6 June 2017 — 1641 mdt
A strategic complaint to discourage liberals from political participation?
Election day is approaching. Your candidate, running neck and neck with a man who would return us to the days when Kings were in charge and peasants knew their place, needs help from his friends to pass the election post first.
Your telephone rings. It’s your brother-in-law. “Hey, Dan, it’s George. We’re putting together a newspaper insert to help Bob Lyst. The content’s in place, but we’ve gotta raise $9,000 by Tuesday. We really need your help. $500? All right! Hot Damn! Thanks Dan. Give Jane my love. Gotta make more calls.”
Dan raises the money. The insert runs. Bob Lyst loses. And adding injury to insult, a week later you, and everyone else involved in creating and financing the insert, receive from the Federal Elections Commission a copy of a complaint alleging that the insert was coordinated with Lyst’s campaign, thereby violating campaign finance law.
That scenario’s no improbable hypothetical. It actually happened at the end of, and after, Montana’s special U.S. House election that concluded on 25 May. Yesterday, the Montana authors and donors behind We Take Our Stand, a 24-page ode to public lands endorsing Rob Quist that was inserted into newspapers in Bozeman, Kalispell, and Libby, began receiving copies of the complaint that Republican leader Joe Dooling filed against them accusing them of illegal coordination with Quist’s campaign. They also received a copy of the FEC’s policy on preliminary procedures for processing a complaint. They have 15 days to respond or seek an extension.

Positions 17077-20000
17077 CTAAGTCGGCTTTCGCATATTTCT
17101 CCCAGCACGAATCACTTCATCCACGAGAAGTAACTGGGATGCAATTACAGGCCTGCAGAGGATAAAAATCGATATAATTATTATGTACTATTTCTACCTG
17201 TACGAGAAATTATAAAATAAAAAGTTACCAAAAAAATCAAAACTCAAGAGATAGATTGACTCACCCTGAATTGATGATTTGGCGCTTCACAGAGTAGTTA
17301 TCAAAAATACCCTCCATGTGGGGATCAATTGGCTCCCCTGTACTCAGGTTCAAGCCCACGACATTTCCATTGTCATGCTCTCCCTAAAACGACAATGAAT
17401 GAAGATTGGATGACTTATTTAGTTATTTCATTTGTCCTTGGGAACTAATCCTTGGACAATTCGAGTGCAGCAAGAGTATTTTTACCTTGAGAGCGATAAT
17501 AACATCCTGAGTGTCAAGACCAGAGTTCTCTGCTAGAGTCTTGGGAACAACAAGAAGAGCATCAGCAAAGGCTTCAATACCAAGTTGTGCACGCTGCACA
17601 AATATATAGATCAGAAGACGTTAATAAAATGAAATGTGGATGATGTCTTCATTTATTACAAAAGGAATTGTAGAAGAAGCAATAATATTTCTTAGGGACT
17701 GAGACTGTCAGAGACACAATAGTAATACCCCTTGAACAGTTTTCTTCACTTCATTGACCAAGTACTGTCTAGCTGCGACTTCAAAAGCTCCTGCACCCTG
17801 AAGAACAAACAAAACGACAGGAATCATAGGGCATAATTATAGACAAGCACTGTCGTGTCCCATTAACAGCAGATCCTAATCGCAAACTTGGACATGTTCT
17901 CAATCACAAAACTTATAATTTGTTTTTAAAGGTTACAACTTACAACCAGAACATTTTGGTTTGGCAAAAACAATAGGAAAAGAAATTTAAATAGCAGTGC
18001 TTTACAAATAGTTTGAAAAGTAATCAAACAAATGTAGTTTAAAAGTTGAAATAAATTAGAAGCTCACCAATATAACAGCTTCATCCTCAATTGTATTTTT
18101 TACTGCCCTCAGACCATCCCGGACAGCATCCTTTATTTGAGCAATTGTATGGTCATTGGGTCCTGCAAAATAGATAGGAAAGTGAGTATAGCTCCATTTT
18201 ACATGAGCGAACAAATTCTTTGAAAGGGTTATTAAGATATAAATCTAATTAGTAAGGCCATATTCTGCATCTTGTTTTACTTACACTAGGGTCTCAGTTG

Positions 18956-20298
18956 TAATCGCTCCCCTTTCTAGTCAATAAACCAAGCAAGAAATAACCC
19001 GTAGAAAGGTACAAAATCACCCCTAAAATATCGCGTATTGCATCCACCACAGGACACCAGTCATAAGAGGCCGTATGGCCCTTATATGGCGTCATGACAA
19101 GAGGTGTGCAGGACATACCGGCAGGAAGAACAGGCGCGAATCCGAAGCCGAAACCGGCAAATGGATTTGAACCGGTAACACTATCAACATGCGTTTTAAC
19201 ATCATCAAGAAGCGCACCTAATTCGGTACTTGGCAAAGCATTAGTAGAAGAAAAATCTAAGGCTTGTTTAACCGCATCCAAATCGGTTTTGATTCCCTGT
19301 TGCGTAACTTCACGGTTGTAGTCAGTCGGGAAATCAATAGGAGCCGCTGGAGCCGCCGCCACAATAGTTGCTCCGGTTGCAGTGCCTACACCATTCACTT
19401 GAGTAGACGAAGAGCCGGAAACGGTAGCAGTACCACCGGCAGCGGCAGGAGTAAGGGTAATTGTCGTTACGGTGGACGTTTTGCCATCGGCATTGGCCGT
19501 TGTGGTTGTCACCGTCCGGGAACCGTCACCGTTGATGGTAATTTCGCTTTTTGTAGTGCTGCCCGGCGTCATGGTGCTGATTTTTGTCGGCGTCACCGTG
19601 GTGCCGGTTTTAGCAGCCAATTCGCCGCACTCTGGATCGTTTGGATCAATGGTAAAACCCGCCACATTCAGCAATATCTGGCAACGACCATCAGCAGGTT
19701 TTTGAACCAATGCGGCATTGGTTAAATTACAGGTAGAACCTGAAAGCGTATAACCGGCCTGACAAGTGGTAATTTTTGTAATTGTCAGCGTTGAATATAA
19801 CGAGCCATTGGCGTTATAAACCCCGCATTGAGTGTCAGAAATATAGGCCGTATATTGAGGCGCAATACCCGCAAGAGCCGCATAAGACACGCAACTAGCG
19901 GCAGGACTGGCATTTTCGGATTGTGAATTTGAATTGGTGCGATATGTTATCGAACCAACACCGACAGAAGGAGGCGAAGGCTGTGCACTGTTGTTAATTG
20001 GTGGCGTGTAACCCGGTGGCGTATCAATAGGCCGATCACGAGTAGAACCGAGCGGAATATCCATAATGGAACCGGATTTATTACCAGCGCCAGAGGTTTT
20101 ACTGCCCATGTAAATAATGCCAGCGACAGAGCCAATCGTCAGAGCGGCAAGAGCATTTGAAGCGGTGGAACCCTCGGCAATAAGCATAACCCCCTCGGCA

Joe Dooling is a Helena area farmer and former legislative candidate who currently chairs the Republican Central Committee in Lewis and Clark County. He signed the complaint, which is dated 23 May and was the subject of a 24 May story on KXLH, but I strongly suspect a Republican lawyer specializing in election law wrote it.
The complaint — which is nothing more than a set of private accusations at this point — strikes me as unusual in that it targets the insert’s authors and underwriters as well as the insert’s organizers. In the example that begins this post, Dan trusts, as all of us would trust, that the organizers correctly filed all the necessary paperwork before asking for money or words. Therefore, why go after everyone? The answer, I suspect, is that former Democratic Rep. Pat Williams is among the luminaries — he contributed a short poem to the insert — as is a former state senator, and the opportunity to force them to hire an attorney to defend themselves was irresistible. And going after everyone may discourage contributions to liberal causes in the future. Dooling’s may be a strategic complaint against public participation.
I imagine the people named in the complaint are lawyering-up. I would. If and when the documents prepared in their defense come over my transom, I’ll publish them on Flathead Memo.